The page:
Restrictive covenants: a must for departing senior employees
The crucial role played by restrictive covenants was acknowledged by the government in February this year in its formal reply to the Taylor Review on Modern Working Practices, with such provisions described as “a valuable and necessary tool for employers to use to protect their business interests”.
Hannah Kennedy, dispute resolution expert with Myers & Co Solicitors in Stoke-on Trent, explains why, as an employer, the use of restrictive covenants in employment contracts is so important and what to do if agreed restrictions are ignored.
‘As an employer you will have worked hard to establish your business, build a brand and develop a good service offering and loyal customer base. You will have invested a lot of time and money and it is only fair that you reap the rewards’, says Hannah. ‘But behind every prosperous business there is usually a talented pool of employees whose knowledge and expertise has contributed to your success. There is nothing you can do to stop these employees leaving and exploiting their talents elsewhere, but there are things you can do to stop them piggybacking off your business for their own gain.’
How restrictive covenants work
Restrictive covenants are designed to protect your legitimate business interests by restricting what former employees can do once they have left your employment. They can also be used to restrict the activities of existing employees.
Typically, restrictive covenants will be inserted into employment contracts or service agreements with more senior members of staff. To be enforceable, they must be reasonable by reference to the business interest they are seeking to protect and go no further than is necessary to achieve that aim.
In most cases this will mean that the use of restrictive covenants is targeted at the protection of trade secrets, confidential information, intellectual property rights and customer and supplier lists, and in helping to preserve your remaining workforce.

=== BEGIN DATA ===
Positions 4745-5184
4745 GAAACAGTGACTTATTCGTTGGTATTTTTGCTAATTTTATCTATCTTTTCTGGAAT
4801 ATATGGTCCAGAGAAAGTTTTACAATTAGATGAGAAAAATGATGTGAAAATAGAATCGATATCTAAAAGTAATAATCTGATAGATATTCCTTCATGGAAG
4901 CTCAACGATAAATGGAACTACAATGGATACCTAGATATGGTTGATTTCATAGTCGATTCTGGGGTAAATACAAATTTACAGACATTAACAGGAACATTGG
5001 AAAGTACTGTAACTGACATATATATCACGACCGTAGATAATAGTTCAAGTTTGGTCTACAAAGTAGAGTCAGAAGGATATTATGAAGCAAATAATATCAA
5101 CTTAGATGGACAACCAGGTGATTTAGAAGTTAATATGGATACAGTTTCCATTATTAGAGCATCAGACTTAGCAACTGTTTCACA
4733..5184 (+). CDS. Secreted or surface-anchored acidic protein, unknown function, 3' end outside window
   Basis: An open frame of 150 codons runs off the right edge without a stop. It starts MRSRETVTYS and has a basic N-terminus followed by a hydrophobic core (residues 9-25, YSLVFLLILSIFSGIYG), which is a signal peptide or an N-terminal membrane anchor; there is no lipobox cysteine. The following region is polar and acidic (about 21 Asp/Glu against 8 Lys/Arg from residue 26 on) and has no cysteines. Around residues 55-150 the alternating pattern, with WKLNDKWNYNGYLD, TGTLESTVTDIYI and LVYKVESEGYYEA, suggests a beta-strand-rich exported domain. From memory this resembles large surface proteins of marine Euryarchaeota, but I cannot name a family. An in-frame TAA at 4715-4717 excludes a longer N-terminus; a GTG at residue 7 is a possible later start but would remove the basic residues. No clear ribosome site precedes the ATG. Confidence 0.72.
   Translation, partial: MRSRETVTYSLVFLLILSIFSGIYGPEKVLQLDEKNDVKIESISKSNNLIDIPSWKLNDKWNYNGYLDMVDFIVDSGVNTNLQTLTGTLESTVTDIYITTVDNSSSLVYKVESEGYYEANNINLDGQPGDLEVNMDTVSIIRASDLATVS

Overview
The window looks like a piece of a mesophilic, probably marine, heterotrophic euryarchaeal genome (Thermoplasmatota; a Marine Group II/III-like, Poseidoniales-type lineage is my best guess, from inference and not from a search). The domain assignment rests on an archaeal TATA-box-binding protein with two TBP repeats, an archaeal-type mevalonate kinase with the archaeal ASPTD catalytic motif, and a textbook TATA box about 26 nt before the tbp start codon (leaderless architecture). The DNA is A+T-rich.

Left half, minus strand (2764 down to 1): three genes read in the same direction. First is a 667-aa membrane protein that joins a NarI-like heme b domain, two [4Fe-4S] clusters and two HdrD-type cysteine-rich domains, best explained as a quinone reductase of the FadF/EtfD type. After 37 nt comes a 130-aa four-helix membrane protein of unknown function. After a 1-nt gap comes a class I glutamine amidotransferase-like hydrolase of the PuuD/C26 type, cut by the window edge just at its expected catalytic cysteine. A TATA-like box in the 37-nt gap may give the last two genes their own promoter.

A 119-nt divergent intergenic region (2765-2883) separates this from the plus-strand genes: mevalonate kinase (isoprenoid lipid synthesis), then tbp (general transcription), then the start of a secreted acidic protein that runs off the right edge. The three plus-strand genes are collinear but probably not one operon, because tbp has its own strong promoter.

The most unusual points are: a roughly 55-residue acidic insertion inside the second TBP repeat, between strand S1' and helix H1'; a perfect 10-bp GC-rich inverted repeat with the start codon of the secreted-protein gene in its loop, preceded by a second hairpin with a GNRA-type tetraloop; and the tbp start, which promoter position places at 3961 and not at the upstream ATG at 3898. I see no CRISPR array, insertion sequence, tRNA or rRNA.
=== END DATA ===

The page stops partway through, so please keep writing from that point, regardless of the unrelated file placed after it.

In appropriate cases, it may also mean that they only apply for a limited time after the employee has left and only prevent activities within a defined geographic area.
Restrictions imposed may be general or specific, depending on the circumstances. For example, they may prevent a former employee poaching any staff or just members of a particular team, or from bidding on any contract for which the employer has tendered or just those contracts on which the employee has worked.
Only restrictions which are appropriate for the employee in question can be enforced. Blanket, standard provisions applied across the board, irrespective of rank or role, cannot.
How to enforce a restrictive covenant
Your ultimate recourse if an employee acts in contravention of a restrictive covenant is to sue them for breach of contract and to ask the court to:
- compensate you for any loss you have suffered as a result of the breach;
- oblige the employee to account to you for any profit or other advantage they have gained through their actions; and
- if appropriate, to force the employee to comply with the terms of the covenant going forward or else stop them from committing any further breach, via the use of an injunction.
However, before making a claim at court, it is advisable to consider whether the employee could be encouraged to comply with their obligations – and if appropriate, to pay you any necessary compensation – on a voluntary basis. This is something your solicitor can explore with you.
The thing to always bear in mind is the importance of reacting whenever a breach occurs. Doing nothing, or failing to take action quickly, runs the risk of implying that you have no objection to what is going on. It also sends out the entirely wrong message to other employees who may be tempted to follow suit.
Restrictive covenants, if drafted properly, are a valuable weapon in your armoury and should be deployed and enforced whenever needed.
If you require advice on restrictive covenants, and in particular their enforcement, please contact Hannah Kennedy on 01782 525015 or email firstname.lastname@example.org.
The contents of this article are for the purposes of general awareness only. They do not purport to constitute legal or professional advice. The law may have changed since this article was published. Readers should not act on the basis of the information included and should take appropriate professional advice upon their own particular circumstances.